According to a white paper, Journey to a Subscription Business, published by Navint, established companies feel the daily pressure to digitize, innovate, be customer centric, be pro-change, train new young hires and be seen as cool. It’s the rapidly growing “cool” businesses that get high valuation multiples, while steadily growing legacy enterprises are trading for single digit Price/Earnings ratios. The start-ups with innovative business models are achieving rapidly rising growth and hitting important success milestones. The much too familiar Airbnb – largest hotel group that doesn’t own a single room and Uber – the fastest growing transportation provider that doesn’t own a single vehicle are just a couple of examples in a wide playing field of out of the box thinking enterprises.
What’s common amongst these companies is that a subscription-based business model figures prominently in their core go-to-market strategy. Products ranging from yogurt, shaving blades, legal services, toilet paper, heavy industrial equipment and enterprise software are now sold on subscription. But as businesses seek to adopt these recurring revenue models, these key questions challenge them:
- How imperative is it to embark on the subscription model journey?
- How far is the end point from the starting point?
- Can mature companies experiment and succeed in this space, while avoiding expensive acquisitions, high customer churn and failures?
- Must companies with a proven, profitable business model adopt new monetization platforms to stay competitive?
- Will a subscription model benefit their customers and improve customer lifetime value?
Despite the technological and knowledge gaps these companies are challenged by, it benefits a company to answer the last question first! Consumers across all industries are seeking increasing alignment of price to value and greater sense of control through self-administration and transparency. In particular, price and billing clarity begets greater trust and stronger brand affiliation. B2B industries are embracing transparency and clarity with increasing speed. Customers of all types are demanding closer alignment of the pricing model to the perceived value of the product.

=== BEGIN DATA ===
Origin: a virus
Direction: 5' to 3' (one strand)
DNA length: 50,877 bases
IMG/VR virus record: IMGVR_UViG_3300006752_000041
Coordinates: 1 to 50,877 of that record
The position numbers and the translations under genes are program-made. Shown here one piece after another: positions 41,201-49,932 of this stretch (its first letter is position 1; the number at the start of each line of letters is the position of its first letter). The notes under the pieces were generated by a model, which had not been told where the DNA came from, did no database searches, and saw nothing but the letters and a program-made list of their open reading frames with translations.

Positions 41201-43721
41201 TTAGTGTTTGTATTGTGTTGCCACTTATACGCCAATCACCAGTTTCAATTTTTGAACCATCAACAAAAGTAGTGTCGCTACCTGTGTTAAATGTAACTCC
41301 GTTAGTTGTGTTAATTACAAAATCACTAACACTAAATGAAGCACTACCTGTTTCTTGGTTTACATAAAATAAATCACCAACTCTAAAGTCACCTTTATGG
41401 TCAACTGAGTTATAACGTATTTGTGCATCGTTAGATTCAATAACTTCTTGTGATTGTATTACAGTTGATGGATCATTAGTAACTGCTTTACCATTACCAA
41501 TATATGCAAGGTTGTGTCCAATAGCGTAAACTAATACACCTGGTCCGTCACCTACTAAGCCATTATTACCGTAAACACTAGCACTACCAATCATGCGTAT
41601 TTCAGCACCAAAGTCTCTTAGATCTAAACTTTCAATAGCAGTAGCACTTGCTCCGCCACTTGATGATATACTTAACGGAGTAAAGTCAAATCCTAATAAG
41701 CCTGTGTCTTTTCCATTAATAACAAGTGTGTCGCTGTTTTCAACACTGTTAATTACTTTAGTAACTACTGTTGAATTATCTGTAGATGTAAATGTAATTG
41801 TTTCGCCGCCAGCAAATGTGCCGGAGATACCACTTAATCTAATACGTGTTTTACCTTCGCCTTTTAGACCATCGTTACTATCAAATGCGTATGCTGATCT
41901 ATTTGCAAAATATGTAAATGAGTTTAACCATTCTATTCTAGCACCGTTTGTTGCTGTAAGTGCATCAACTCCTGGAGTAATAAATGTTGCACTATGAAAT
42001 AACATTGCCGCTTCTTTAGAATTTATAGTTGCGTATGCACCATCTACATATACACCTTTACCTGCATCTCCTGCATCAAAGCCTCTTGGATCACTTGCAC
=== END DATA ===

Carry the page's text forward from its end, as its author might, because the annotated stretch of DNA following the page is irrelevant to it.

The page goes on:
Organizations that successfully embark on the journey to adopting subscription offerings start by mapping out key drivers, opportunities and risk factors. Four major factors impact the course of the journey:
- Being customer-driven
- Strategic decisions
- Business agility
- Disruptive competitors
What is the impact going forward? While much of the customer-generated shift to subscriptions is being driven in B2C environments, B2B relationships are moving in the same direction rapidly. Strategic objectives are a big reason to start evaluating the move such as revenue growth, better margins and increased market share. Benefits include not only improvements in customer satisfaction and retention, but also a growing customer base due to lowered entry costs. More over, it is an opportunity to gain speed and push the organization toward rapid time-to-revenue. An important element is assessing competitive opportunities and risk vs the status quo. Companies that stick with the status quo tend to lag behind their peers in basic business agility. They stay stuck with outdated technology and traditional legacy billing systems that are not scalable with modern business or consumer needs.
Once you have boarded the subscription model voyage, the journey is far from simple. Success depends on having a deep understanding of the impact it will have on the entire business and financial infrastructure. Companies will find themselves needing to re-invent their core business practices and acquire the training and hands-on skills in marketing, finance, technology, sales and customer support specific to subscription-based business models. To sum up, a successful shift to a recurring model depends on a factual assessment of opportunities, risk of the status quo and opportunity threats. Apart from a well thought out subscription business strategy, companies also require subscription platform expertise built into various functions like management, technology, finance, product management, sales and marketing. Plus incorporating modern technology tools and business practices can reduce the cost and risk of the journey to a subscription business.
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